These deviations from the text of the First Amendment and the expansion of free expression beyond its narrow words were accomplished entirely by judicial lawmaking. The First Amendment doctrine against “prior restraint” that was invoked in the Pentagon Papers case was a creature of judicial lawmaking. So too were the principles of “symbolic speech” that allowed a student to wear a black armband to class in protest of the Vietnam War; and the general prohibition of “vague” enactments that secured the free speech rights of civil rights marchers in Birmingham, Alabama; and the presumption against “content-discrimination” that protected the Brooklyn Museum from the censorship efforts of former Mayor Giuliani. In fashioning each of these legal doctrines the court was making law. 

Judicial lawmaking is not unrestrained; nor should it be. But the restraints come from well-accepted protocols of the judicial process. They come from the obligation to defend judicial decisions in publicly issued opinions, from the need to rest the decisions upon careful fact-finding based on publicly-disclosed evidence, and from the requirement that the decisions reflect reasoned outcomes drawn from legal principles. Respect for judicial precedent also provides an important restraining influence. 

Moreover, when engaged in the adjudicative process, judges do not ignore the textual provisions they are considering. Indeed, the text is generally the starting point for any analysis, and judges try to capture the intent of the authors of the text where possible. But a complete judicial analysis must extend beyond text and beyond any original understanding of the text to a recognition of the policies served by the text and an application of the principles that emerge from the text. 

The problem is not that judges engage in lawmaking. It is that, occasionally, when measured against the requirements of the craft, they do a bad job of it, as Justice Scalia demonstrated when, in interpreting the right-to-bear-arms under the Second Amendment, he ignored precedent and cherry-picked history to reach a deeply wrong-minded conclusion. Scalia’s opinion in that case demonstrates that conservative as well as liberal judges engage in the lawmaking process under our common law system. 

The genius of the common law system is that it provides both stability and flexibility as the law develops to address new circumstances. As applied to constitutional controversies, the process allows our foundational document to evolve and adapt. Kavanaugh’s claim that judges should “interpret” but not “make law” represents a crude and erroneous attempt to constrain this notion of the Constitution as a living document.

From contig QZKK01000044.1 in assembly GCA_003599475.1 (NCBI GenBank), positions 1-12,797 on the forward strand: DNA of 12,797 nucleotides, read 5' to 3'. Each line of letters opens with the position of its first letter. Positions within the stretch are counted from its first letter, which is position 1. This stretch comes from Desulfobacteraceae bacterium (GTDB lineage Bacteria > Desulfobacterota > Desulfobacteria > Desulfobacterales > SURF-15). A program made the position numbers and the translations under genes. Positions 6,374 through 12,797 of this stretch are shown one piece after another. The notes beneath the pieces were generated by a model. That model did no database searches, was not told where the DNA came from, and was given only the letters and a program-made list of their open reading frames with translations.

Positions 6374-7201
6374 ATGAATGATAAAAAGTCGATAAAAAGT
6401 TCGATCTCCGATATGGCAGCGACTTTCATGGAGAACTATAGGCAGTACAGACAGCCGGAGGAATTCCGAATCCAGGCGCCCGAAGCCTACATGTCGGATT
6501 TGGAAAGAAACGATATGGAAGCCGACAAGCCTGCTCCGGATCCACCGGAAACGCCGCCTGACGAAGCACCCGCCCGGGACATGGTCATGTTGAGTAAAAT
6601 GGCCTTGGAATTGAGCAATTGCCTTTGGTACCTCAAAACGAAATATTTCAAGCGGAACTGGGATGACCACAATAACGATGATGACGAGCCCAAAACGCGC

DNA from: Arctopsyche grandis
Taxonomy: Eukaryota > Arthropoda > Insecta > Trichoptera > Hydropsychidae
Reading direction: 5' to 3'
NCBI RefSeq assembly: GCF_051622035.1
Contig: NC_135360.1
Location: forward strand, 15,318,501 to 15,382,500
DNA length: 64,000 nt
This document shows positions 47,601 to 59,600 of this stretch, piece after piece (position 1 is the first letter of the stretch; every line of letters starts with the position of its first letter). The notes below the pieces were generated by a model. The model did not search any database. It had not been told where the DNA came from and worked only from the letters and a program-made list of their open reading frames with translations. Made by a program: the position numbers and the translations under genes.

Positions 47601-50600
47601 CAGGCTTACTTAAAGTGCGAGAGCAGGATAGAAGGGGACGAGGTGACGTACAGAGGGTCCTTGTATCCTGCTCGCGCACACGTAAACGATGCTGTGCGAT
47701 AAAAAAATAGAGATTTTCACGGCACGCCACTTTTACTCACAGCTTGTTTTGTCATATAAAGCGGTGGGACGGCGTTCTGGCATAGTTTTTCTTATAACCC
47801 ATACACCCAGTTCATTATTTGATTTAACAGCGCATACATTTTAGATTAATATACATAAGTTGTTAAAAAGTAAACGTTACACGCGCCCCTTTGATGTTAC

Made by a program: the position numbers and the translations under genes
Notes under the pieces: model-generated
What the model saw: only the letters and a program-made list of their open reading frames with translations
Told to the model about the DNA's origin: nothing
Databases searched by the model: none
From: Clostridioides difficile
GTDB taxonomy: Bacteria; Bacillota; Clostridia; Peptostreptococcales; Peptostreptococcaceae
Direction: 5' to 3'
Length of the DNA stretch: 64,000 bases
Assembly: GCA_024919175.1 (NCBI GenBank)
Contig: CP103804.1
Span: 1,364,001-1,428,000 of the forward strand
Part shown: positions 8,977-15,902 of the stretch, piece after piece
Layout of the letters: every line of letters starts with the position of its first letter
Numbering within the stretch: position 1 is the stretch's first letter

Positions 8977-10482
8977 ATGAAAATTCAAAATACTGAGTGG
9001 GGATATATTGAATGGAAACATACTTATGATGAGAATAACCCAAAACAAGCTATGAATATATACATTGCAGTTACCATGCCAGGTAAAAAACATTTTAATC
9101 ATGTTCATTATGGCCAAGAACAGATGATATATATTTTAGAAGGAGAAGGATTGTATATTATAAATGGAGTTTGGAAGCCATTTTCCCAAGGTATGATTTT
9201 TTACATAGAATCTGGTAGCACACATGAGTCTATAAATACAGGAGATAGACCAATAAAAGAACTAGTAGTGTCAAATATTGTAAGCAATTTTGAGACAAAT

Since judicial interpretation often involves lawmaking, his claim rests upon a false dichotomy. It is one that misleads the American people regarding the proper role of the Supreme Court. And it invites unfair disparagement of the court when it pursues its historic obligation to adapt fundamental principles of liberty and equality to the needs of an evolving social culture.

Published July 13, 2018 at 01:15PM
via ACLU https://ift.tt/2zCNvph

ACLU: The Supreme Court Doesn’t Have to Overturn Roe to Decimate Abortion Rights

The Supreme Court Doesn’t Have to Overturn Roe to Decimate Abortion Rights
A new Supreme Court could effectively decimate women’s access to abortion, even without overturning Roe outright.

Now that President Donald Trump has nominated Brett Kavanaugh to replace Justice Anthony Kennedy on the Supreme Court, it will be up to the Senate to fully vet him so that the American people can determine whether he will uphold the basic civil rights and liberties relied on by everyone in this country. This is particularly true when it comes to abortion rights, where Kavanaugh’s prior opinions on the subject, coupled with the fact that Donald Trump vowed to only nominate justices who would overturn Roe v. Wade, give rise to serious concern about women’s continued ability to access abortion if Kavanaugh is confirmed. 

The ACLU as a matter of policy does not endorse or oppose nominees to the Supreme Court. But we do think it’s essential, given Trump’s promise, that any nominee is questioned extensively and directly about their commitment to the 45-year-old precedent of Roe v. Wade. 

Some background is in order. Roe v. Wade made abortion legal in all 50 states by holding that politicians cannot constitutionally ban abortion — except after the point in pregnancy at which the fetus could survive outside the woman’s body. The 1973 decision nullified abortion bans across the country, but it provided imperfect protection for abortion access. Shortly after the decision, the Supreme Court held that politicians may exclude abortion coverage from Medicaid and may require parental or judicial involvement in a minor’s abortion decision. Those rulings cruelly placed abortion out of reach for many people — especially low-income women and, disproportionately, women of color.